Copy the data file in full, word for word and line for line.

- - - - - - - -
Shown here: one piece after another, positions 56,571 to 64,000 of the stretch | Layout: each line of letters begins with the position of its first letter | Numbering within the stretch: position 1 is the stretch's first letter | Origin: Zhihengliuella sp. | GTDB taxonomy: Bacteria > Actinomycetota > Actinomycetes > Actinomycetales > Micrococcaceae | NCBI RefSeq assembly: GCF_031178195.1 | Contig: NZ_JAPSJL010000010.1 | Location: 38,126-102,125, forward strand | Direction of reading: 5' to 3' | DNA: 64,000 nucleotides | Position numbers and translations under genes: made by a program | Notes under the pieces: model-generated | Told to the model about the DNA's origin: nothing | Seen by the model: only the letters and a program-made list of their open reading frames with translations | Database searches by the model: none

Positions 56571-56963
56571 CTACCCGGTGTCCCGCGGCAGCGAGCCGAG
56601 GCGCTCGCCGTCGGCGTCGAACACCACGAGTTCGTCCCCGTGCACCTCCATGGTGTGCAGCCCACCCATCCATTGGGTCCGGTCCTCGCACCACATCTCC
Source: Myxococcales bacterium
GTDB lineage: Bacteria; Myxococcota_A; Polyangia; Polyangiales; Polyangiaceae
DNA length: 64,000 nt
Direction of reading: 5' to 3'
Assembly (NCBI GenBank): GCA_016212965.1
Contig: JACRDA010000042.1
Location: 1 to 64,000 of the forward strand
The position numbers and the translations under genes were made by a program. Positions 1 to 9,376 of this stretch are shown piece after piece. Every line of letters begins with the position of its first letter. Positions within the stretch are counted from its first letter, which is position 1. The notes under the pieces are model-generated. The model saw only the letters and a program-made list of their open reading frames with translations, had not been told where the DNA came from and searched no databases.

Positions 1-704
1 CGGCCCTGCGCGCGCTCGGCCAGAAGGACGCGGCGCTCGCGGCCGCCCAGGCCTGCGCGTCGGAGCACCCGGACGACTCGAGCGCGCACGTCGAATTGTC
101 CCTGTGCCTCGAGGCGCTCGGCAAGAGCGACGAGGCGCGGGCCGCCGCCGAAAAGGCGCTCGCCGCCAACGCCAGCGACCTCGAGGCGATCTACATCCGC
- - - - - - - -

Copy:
Shown here: one piece after another, positions 56,571 to 64,000 of the stretch | Layout: each line of letters begins with the position of its first letter | Numbering within the stretch: position 1 is the stretch's first letter | Origin: Zhihengliuella sp. | GTDB taxonomy: Bacteria > Actinomycetota > Actinomycetes > Actinomycetales > Micrococcaceae | NCBI RefSeq assembly: GCF_031178195.1 | Contig: NZ_JAPSJL010000010.1 | Location: 38,126-102,125, forward strand | Direction of reading: 5' to 3' | DNA: 64,000 nucleotides | Position numbers and translations under genes: made by a program | Notes under the pieces: model-generated | Told to the model about the DNA's origin: nothing | Seen by the model: only the letters and a program-made list of their open reading frames with translations | Database searches by the model: none

Positions 56571-56963
56571 CTACCCGGTGTCCCGCGGCAGCGAGCCGAG
56601 GCGCTCGCCGTCGGCGTCGAACACCACGAGTTCGTCCCCGTGCACCTCCATGGTGTGCAGCCCACCCATCCATTGGGTCCGGTCCTCGCACCACATCTCC
Source: Myxococcales bacterium
GTDB lineage: Bacteria; Myxococcota_A; Polyangia; Polyangiales; Polyangiaceae
DNA length: 64,000 nt
Direction of reading: 5' to 3'
Assembly (NCBI GenBank): GCA_016212965.1
Contig: JACRDA010000042.1
Location: 1 to 64,000 of the forward strand
The position numbers and the translations under genes were made by a program. Positions 1 to 9,376 of this stretch are shown piece after piece. Every line of letters begins with the position of its first letter. Positions within the stretch are counted from its first letter, which is position 1. The notes under the pieces are model-generated. The model saw only the letters and a program-made list of their open reading frames with translations, had not been told where the DNA came from and searched no databases.

Positions 1-704
1 CGGCCCTGCGCGCGCTCGGCCAGAAGGACGCGGCGCTCGCGGCCGCCCAGGCCTGCGCGTCGGAGCACCCGGACGACTCGAGCGCGCACGTCGAATTGTC
101 CCTGTGCCTCGAGGCGCTCGGCAAGAGCGACGAGGCGCGGGCCGCCGCCGAAAAGGCGCTCGCCGCCAACGCCAGCGACCTCGAGGCGATCTACATCCGC